Central German dialects
Thuringian is an East Central German dialect group spoken in much of the modern German Free State of Thuringia north of the Rennsteig ridge, southwestern Saxony-Anhalt and adjacent territories of Hesse and Bavaria. It is close to Upper Saxon spoken mainly in the state of Saxony, therefore both are also regarded as one Thuringian-Upper Saxon dialect group. Thuringian dialects are among the Central German dialects with the highest number of speakers.
Thuringian emerged during the medieval German Ostsiedlung migration from about 1100, when settlers from Franconia (Main Franconia), Bavaria, Saxony, and Flanders settled in the areas east of the Saale River previously inhabited by Polabian Slavs.
The Thuringian dialect is characterized by a rounding of the vowels, the weakening of consonants of Standard German (the lenition of the consonants "p," "t," and "k"), a marked difference in the pronunciation of the "g" sound (which is most common in the areas of North Thuringia and Saxony-Anhalt areas), and a highly idiosyncratic, melodic intonation of sentences. The second German consonant shift manifested itself in a manner different from that which occurred elsewhere in the areas that spoke High German. In many words, "b" is pronounced as "w," "v, or "f" would be in Standard German. For example, the word "aber" (but) is pronounced as "awer." The Thuringian dialect has advanced beyond the stage of basilect.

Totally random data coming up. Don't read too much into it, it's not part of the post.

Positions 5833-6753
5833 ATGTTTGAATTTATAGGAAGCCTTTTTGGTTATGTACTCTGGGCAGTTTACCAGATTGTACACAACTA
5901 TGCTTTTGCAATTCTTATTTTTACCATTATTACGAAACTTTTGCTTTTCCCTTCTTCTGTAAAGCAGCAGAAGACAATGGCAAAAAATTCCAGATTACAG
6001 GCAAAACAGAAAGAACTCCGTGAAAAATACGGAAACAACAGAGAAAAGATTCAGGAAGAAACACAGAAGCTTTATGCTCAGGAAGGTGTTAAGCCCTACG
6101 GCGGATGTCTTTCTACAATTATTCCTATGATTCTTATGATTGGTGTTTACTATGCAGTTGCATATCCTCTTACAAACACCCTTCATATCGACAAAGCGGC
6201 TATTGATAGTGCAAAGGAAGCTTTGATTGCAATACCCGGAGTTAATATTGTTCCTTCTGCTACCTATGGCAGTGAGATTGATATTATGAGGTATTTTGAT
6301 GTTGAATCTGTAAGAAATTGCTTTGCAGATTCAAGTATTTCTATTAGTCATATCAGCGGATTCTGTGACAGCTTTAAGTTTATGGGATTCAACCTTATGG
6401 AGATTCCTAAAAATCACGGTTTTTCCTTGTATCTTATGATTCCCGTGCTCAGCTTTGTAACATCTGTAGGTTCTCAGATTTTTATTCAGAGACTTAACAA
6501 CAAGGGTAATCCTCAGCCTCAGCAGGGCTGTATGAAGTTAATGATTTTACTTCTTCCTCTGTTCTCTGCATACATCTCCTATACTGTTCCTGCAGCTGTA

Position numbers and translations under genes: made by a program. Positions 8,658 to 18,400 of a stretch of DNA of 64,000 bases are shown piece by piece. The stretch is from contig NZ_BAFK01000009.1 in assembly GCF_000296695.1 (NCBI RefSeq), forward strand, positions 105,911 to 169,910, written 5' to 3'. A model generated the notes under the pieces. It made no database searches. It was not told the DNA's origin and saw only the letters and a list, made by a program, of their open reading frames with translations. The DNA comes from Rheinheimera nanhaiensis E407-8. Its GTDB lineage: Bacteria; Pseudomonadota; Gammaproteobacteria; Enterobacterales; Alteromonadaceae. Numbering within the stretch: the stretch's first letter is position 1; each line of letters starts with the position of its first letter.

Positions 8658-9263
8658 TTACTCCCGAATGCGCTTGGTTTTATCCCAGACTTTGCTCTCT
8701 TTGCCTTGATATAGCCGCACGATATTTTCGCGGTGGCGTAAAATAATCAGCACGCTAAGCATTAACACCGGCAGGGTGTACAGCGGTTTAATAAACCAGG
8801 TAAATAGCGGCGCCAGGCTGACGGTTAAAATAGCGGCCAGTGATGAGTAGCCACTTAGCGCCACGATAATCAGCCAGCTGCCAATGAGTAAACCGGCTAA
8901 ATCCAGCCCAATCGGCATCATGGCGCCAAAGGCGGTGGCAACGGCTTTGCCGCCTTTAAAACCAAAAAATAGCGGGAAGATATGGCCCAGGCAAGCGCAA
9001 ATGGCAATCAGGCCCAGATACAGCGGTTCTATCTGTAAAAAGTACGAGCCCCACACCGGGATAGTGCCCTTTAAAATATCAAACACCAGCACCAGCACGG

Thuringian Dialects 
- Central Thuringian, spoken around the Turingian capital Erfurt, Gotha, and Ilmenau
- Northern Thuringian, around Mühlhausen and Nordhausen
- Eichsfeld dialect
- Eastern Thuringian, spoken around Eisenberg and Altenburg as well as in the adjacent area of Naumburg, Weissenfels and Zeitz in Saxony-Anhalt
- Southeastern Thuringian around Schleiz, Greiz, Saalfeld and Gera, as well as around Ludwigsstadt in neighbouring Bavaria.
- Ilm Thuringian, around Rudolstadt, Jena, and Weimar
- Northeastern Thuringian, spoken around Artern as well as in the adjacent areas of Querfurt, Halle and Merseburg of Saxony-Anhalt
- Mansfeld dialect
- Western Thuringian, around Bad Salzungen and Eisenach, with transitions into the Main-Franconian (Henneberg) and (East) Hessian dialect area.
- Ludwig Erich Schmitt (editor): Germanische Dialektologie. Franz Steiner, Wiesbaden 1968, p. 133
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